A friend of mine just had a gorgeous baby girl: Stella Joy! My go-to baby gift is normally a set of felt applique onesies (tutorial, one day!), but I really dropped the ball with baby Stella and before I knew it….she was here!

I decided to branch out a bit and, inspired by some things I found on Pinterest here, here and here, I made Stella some baby name art. I’m so happy with how it turned out and I hope her parents love it too!

OLYMPUS DIGITAL CAMERAThis project wasn’t too difficult, but all the stitching around the name took a lot longer than I expected!

To make this, all you’ll need is;

– an embroidery hoop (mine was 16″)
– one sheet each of green, white, pink, and blue felt
– white and pink seed beads
– one skein each of white, black, blue and pink embroidery floss
– two skeins of green embroidery floss
– lightweight cotton/muslin (18-20″ square)

OLYMPUS DIGITAL CAMERAI first cut a large circle from the blue felt, about 1″ diameter smaller than the embroidery hoop and, with muslin secured in the hoop, sewed the blue felt to the white cotton backing using the blanket stitch with blue embroidery floss. I then sewed the green felt on just as I had the blue.

To make the name, I cut paper stencils and held them in place with straight pins while I gently traced around them with a felt pen. (I’m not sure why the color is off in these couple photos, the green is really more of a soft mint rather than the harsh lime it appears here).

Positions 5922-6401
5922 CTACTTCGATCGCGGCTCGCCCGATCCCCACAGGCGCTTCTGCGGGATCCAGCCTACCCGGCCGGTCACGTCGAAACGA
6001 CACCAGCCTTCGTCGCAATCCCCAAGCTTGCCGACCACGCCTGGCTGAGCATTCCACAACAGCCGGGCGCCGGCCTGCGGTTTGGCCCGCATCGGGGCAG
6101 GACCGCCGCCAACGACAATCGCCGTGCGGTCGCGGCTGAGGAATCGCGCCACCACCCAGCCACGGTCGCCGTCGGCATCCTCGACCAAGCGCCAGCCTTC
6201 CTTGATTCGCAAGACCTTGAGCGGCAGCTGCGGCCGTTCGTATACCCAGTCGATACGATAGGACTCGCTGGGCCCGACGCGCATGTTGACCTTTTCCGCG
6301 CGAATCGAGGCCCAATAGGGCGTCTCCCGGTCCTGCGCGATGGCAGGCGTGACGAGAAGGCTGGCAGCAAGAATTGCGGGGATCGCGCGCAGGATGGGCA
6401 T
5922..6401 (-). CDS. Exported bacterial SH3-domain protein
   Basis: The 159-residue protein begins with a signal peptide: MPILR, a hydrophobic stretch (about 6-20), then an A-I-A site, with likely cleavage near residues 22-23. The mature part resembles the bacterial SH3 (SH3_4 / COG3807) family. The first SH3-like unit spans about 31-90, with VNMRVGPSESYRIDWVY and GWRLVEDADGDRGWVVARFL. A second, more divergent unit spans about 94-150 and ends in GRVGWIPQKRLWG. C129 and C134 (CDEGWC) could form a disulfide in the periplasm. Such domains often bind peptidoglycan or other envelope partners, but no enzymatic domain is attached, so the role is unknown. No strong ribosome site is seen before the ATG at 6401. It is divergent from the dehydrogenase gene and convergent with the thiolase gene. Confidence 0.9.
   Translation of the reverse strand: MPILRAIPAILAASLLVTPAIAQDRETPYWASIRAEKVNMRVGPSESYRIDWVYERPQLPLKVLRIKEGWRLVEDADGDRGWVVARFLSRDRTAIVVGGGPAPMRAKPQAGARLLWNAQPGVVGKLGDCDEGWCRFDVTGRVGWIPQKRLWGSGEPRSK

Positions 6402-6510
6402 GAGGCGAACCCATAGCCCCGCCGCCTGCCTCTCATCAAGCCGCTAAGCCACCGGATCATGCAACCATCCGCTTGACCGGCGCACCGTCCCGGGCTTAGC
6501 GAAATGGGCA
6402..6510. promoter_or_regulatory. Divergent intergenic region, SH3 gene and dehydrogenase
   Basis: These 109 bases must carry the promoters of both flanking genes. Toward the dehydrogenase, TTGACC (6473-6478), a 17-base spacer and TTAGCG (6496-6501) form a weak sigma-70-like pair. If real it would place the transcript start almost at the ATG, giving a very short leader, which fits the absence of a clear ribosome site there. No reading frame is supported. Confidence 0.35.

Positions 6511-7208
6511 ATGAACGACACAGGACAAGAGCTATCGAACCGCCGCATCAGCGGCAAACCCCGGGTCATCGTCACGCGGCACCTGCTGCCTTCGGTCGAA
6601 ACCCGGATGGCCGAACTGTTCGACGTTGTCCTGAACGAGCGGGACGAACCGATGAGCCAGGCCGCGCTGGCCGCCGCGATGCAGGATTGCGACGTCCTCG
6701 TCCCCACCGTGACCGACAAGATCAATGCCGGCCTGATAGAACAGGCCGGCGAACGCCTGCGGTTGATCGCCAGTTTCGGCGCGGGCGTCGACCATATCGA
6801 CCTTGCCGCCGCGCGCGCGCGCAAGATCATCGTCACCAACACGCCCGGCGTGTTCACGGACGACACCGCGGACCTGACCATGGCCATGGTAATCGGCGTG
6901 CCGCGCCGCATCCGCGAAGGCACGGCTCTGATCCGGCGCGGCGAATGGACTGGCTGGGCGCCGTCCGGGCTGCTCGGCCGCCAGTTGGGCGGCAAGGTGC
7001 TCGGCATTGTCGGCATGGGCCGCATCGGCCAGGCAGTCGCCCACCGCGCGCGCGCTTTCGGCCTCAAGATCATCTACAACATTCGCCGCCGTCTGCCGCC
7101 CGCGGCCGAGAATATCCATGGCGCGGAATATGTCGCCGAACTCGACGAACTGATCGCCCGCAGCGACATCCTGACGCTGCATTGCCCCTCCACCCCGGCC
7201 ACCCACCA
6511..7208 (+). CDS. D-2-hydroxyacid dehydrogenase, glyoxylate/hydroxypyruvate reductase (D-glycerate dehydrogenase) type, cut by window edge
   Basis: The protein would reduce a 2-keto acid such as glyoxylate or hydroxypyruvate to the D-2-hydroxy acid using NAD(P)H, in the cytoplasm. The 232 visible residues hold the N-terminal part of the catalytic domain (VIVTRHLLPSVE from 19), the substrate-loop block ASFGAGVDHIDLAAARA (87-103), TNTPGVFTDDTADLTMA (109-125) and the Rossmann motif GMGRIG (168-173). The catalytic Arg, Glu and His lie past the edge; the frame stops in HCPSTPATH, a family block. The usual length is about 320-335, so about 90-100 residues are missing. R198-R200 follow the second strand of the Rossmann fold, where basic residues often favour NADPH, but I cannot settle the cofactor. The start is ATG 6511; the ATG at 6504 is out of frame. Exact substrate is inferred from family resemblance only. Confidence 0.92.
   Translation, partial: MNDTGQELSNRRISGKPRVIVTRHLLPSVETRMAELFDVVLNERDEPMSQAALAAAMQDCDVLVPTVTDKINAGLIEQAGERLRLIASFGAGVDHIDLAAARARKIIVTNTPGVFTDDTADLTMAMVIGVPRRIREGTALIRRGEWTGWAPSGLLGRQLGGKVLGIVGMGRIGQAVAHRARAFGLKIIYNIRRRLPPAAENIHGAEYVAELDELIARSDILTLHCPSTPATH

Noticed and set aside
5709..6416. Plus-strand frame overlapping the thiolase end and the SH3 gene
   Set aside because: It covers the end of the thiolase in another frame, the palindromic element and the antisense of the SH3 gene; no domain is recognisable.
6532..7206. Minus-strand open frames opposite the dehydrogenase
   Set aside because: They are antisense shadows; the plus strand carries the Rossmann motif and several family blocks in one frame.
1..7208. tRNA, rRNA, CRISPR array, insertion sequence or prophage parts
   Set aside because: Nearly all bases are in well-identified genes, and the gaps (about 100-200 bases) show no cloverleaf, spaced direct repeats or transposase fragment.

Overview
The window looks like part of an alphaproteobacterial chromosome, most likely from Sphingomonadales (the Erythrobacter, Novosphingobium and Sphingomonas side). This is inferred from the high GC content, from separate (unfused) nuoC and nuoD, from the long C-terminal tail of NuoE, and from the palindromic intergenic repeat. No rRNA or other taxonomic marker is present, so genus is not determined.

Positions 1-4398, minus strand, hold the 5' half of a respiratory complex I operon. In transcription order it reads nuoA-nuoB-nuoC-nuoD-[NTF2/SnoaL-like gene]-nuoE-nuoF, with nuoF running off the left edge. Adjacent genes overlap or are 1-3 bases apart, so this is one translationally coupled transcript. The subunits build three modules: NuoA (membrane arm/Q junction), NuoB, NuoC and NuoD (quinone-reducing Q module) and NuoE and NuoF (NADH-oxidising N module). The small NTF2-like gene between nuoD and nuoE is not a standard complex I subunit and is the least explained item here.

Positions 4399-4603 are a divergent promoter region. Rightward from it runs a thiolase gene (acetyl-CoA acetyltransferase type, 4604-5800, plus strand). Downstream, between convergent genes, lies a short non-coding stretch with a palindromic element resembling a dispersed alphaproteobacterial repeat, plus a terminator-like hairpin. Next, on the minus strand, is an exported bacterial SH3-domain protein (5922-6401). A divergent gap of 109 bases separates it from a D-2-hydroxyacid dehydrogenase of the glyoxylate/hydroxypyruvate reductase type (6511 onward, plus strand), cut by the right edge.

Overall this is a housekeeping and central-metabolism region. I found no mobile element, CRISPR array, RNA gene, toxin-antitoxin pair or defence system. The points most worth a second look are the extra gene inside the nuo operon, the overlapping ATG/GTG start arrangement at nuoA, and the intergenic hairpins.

OLYMPUS DIGITAL CAMERAOnce I had the name traced onto the fabric I sewed around it using a simple backstitch.

OLYMPUS DIGITAL CAMERAThe grassy embroidery effect around the name was created by sewing small straight stitches in a random pattern about a centimeter around each letter. I diluted the stitches toward the edge of the letters to try to give the impression of grass.

OLYMPUS DIGITAL CAMERAOLYMPUS DIGITAL CAMERAOLYMPUS DIGITAL CAMERAInspired by something I’d seen on Pinterest I used concentric circles cut out of felt to make some sheep and flowers, adding a seed bead to the center of each for a nice girly touch.



OLYMPUS DIGITAL CAMERAThe little sheep legs were made using backstitch and the heads were a simple satin stitch. The expanse of blue sky seemed a little vacant when I was done and I was worried clouds would compete with the sheep, so I added a little heart embroidered on using blanket stitch.

OLYMPUS DIGITAL CAMERAWith the front finished, I wanted to make sure the back looked just as polished, so I tried to finish it as nicely as I could (without wasting too much time on it). Unfortunately, I didn’t take pictures of the process because I was going to just link to another tutorial on a blog I frequent. When I went back to look at it though, I realized that I didn’t actually follow it at all and made up my own method instead after I’d already finished without taking any pictures….whoops!


I cut the excess backing fabric away leaving about a 2″ border. The I ran my needle through it very loosely gathering it toward the center of the backing. I cut a circle from felt about and inch smaller in diameter than the embroidery hoop and attached it to the gathered backing using blanket stitch.OLYMPUS DIGITAL CAMERAAnd that’s about it! Hope Stella likes it! 🙂